December 10, 2012
Django 1.3.5 addresses two security issues present in previous Django releases in the 1.3 series.
Please be aware that this security release is slightly different from previous ones. Both issues addressed here have been dealt with in prior security updates to Django. In one case, we have received ongoing reports of problems, and in the other we’ve chosen to take further steps to tighten up Django’s code in response to independent discovery of potential problems from multiple sources.
Several earlier Django security releases focused on the issue of poisoning the HTTP Host header, causing Django to generate URLs pointing to arbitrary, potentially-malicious domains.
In response to further input received and reports of continuing issues following the previous release, we’re taking additional steps to tighten Host header validation. Rather than attempt to accommodate all features HTTP supports here, Django’s Host header validation attempts to support a smaller, but far more common, subset:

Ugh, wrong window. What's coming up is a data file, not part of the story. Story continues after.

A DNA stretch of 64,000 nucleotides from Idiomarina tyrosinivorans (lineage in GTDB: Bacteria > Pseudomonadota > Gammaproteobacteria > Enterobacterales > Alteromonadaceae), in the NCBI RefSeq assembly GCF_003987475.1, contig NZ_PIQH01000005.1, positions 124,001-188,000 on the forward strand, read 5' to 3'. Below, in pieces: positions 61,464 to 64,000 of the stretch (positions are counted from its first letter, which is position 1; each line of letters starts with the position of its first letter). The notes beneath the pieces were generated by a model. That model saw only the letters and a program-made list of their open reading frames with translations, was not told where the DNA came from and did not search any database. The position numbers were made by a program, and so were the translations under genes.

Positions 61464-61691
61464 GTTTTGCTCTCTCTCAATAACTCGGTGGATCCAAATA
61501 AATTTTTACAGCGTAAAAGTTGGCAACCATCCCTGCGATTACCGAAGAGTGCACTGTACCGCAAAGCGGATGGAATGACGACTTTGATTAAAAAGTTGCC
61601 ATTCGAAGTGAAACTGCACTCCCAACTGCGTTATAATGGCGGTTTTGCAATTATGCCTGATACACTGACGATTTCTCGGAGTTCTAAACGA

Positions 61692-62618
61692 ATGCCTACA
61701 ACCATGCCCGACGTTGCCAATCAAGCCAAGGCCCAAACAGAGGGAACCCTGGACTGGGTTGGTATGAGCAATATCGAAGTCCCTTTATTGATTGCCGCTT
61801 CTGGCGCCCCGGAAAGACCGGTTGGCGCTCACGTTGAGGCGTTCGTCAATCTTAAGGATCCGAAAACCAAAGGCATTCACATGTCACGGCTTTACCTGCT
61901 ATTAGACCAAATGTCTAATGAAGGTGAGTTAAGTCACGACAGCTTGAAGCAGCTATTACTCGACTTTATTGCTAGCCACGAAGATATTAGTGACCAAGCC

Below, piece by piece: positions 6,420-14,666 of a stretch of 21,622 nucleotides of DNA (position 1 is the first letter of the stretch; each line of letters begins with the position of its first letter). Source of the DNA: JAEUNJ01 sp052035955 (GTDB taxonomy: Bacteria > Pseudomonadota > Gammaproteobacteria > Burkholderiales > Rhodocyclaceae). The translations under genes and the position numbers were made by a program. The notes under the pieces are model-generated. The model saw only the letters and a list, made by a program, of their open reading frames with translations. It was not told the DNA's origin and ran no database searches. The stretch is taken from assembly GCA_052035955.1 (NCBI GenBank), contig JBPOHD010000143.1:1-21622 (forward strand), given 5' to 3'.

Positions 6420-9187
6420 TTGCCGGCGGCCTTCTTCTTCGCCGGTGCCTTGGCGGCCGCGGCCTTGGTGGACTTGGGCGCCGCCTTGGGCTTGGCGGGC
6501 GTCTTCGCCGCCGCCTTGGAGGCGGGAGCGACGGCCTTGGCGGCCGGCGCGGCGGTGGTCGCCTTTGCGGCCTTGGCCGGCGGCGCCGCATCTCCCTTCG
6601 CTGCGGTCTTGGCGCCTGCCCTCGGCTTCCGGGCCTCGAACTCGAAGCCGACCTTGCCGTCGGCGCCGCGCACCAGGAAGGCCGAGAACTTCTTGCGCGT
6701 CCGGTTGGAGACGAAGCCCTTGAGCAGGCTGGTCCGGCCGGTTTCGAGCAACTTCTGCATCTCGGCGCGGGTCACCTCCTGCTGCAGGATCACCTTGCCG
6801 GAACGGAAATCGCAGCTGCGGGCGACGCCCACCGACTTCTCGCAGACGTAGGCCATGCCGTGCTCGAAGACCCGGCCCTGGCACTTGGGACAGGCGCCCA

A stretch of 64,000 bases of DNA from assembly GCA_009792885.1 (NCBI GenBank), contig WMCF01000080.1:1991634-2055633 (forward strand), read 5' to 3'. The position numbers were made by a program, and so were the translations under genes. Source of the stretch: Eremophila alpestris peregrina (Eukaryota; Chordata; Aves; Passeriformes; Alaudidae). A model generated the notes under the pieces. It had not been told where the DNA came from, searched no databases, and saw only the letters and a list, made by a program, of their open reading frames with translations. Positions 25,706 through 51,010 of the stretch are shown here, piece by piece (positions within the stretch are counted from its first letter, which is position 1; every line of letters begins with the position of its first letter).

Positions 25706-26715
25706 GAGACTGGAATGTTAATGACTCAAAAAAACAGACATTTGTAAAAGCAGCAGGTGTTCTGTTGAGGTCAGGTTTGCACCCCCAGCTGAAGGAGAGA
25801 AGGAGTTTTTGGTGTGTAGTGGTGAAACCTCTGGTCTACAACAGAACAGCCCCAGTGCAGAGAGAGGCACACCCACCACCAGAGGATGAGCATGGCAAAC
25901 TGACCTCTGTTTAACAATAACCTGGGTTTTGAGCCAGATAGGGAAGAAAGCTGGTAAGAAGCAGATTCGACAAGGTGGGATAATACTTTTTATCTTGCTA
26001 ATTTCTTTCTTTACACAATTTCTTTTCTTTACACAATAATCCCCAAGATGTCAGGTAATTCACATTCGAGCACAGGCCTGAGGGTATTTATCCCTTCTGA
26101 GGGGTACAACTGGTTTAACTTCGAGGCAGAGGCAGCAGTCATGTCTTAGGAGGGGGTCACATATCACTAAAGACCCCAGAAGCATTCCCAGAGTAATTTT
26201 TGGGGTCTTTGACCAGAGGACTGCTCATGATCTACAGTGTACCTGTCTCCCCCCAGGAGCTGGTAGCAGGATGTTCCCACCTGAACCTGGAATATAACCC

Hostnames must consist of characters
[A-Za-z0-9] plus hyphen (‘-’) or dot
IP addresses – both IPv4 and IPv6 – are permitted.
Port, if specified, is numeric.
Any deviation from this will now be rejected, raising the exception
Also following up on a previous issue: in July of this year, we made changes to Django’s HTTP redirect classes, performing additional validation of the scheme of the URL to redirect to (since, both within Django’s own supplied applications and many third-party applications, accepting a user-supplied redirect target is a common pattern).
Since then, two independent audits of the code turned up further potential problems. So, similar to the Host-header issue, we are taking steps to provide tighter validation in response to reported problems (primarily with third-party applications, but to a certain extent also within Django itself). This comes in two parts:
1. A new utility function,
django.utils.http.is_safe_url, is added; this
function takes a URL and a hostname, and checks that the URL is either
relative, or if absolute matches the supplied hostname. This function is
intended for use whenever user-supplied redirect targets are accepted, to
ensure that such redirects cannot lead to arbitrary third-party sites.
2. All of Django’s own built-in views – primarily in the authentication system
– which allow user-supplied redirect targets now use
validate the supplied URL.